Alexia Roditis of “Destroy Boys” Is Pushing The Boundaries of Punk

“Destroy Boys” is the poster child for modern punk. Its three members — frontperson Alexia Roditis, guitarist Violet “Vi” Mayugba and drummer Narsai Malik — create personal, visceral music with a one-of-a-kind point of view. Their third album, “Open Mouth, Open Heart,” drops on October 8, just before they embark on a U.S. tour. INTO sat down with Roditis to discuss how “Destroy Boys” tackles queerness, identity and pain, all through a punk rock lens.

INTO: How would you describe “Destroy Boys” to somebody who had never heard of you? What’s your sales pitch?

ALEXIA RODITIS: I’m usually like, “Oh, yeah, we’re a rock band, ‘garage rock’” — and I do the air quotes around “garage rock”— punk influence, but also all different kinds of influences. It’s getting a little further away from that now.

INTO: You say you’re getting further away — what are you moving toward instead?

RODITIS: We’re moving toward more dynamic music. I think that you can hear that in our latest releases, especially “Drink.” I play guitar most of the time now, so we have more flexibility in that realm. We’re older, and so we’ve matured and can just write better songs. So it’s becoming more dynamic, more thought-out, less straightforward punk — which I still love! But I also like playing more complex music.

Destroy Boys.
Courtesy of Sideways Media.

INTO: So, you have a new album coming soon called “Open Mouth, Open Heart.” How is it different from your previous music?

RODITIS: This album is just a lot more dynamic. There’s more guitars and leads — like, I play something, Vi plays something different, which is cool. It has a wide range of genres and types of songs: there’s a sort of metal-y song, we have that acoustic song, we have more mid-tempo Nirvana bangers, we have a political punk song. So it’s different in that everything that we put out, I feel like, sounds different than what it was but is still like a version of that. Like, we have children and they’re the same but look different, you know — like cousins.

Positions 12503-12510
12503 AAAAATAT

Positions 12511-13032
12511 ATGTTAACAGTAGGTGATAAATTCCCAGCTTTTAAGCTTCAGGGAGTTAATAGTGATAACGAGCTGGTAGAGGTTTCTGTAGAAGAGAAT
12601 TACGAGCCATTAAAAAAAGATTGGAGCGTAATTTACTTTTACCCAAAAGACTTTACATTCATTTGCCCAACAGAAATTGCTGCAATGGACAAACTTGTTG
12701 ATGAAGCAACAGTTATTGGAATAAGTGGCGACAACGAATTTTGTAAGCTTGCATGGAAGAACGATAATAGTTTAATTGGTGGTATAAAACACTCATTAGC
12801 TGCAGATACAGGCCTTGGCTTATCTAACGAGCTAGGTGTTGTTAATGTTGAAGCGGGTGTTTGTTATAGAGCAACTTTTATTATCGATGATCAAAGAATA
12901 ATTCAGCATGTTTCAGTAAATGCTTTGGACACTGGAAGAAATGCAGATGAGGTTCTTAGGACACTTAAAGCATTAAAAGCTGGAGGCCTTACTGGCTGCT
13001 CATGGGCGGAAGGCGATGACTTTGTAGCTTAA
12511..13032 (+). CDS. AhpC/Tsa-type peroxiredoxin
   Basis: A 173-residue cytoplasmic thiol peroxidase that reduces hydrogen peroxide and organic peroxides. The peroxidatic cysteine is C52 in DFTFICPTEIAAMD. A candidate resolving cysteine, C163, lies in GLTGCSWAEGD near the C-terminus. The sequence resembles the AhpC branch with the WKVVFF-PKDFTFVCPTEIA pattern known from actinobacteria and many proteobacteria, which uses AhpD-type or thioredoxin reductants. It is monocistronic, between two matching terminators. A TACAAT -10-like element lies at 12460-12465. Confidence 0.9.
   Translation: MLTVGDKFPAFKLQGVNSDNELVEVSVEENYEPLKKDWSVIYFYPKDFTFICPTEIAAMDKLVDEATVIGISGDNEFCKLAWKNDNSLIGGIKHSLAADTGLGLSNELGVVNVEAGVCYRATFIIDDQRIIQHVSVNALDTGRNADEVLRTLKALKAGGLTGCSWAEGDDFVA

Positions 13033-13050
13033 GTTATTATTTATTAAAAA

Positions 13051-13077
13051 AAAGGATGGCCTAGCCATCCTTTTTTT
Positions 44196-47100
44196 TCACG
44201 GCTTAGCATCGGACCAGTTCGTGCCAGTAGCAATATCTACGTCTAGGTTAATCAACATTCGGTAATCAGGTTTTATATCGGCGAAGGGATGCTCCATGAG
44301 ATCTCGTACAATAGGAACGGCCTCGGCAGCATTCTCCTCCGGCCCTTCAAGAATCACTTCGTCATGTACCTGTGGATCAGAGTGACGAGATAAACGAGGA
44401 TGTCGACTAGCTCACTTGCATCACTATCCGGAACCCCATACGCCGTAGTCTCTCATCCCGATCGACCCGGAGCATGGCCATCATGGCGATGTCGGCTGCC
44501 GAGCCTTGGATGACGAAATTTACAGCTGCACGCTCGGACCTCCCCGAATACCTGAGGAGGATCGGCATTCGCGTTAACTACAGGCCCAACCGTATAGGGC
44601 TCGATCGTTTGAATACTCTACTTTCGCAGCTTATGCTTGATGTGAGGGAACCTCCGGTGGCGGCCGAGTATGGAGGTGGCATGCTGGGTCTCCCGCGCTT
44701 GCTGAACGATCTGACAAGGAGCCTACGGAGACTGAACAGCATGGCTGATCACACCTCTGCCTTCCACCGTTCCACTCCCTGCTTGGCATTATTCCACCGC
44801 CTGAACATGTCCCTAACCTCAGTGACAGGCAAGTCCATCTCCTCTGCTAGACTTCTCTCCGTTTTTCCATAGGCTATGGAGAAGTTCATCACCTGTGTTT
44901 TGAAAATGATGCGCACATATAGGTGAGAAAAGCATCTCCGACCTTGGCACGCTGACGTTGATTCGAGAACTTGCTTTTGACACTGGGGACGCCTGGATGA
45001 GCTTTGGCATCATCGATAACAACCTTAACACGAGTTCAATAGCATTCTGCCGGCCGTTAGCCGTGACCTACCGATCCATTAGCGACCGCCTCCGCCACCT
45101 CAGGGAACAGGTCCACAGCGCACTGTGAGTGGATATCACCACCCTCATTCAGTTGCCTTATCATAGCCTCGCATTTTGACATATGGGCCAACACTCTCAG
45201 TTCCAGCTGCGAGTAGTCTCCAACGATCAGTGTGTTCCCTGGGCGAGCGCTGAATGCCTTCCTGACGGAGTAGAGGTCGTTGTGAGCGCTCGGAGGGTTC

INTO: And what themes does the album focus on?

RODITIS: Well, mostly pain. I kind of originally wanted to name the album “Pain”, because every single song is about some sort of hurt, or some sort of grief that one has about a situation. And I mean, “Destroy Boys,” our entire discography is, like, sad trauma music. Woo! 

Courtesy of Sideways Media.

INTO: “Pain” would’ve been a great title, but obviously, you ended up going with a different name. So how did you land on “Open Mouth, Open Heart”?

RODITIS: It’s the last lyric on the album. And I really liked the name, I thought it sounded cool. And I feel like, you know, the album is about being hurt. And if you talk about it — having an open mouth — I feel like that allows you to have more of an open heart, which is sort of what the album is doing.

Courtesy of Sideways Media.

INTO: I can’t wait to hear the full thing. I will say, my favorite single so far is “Drink” — “All This Love” is great too.


I originally wanted to name the album “Pain”, because every single song is about some sort of hurt, or some sort of grief

INTO: What do you think? Which single is your favorite?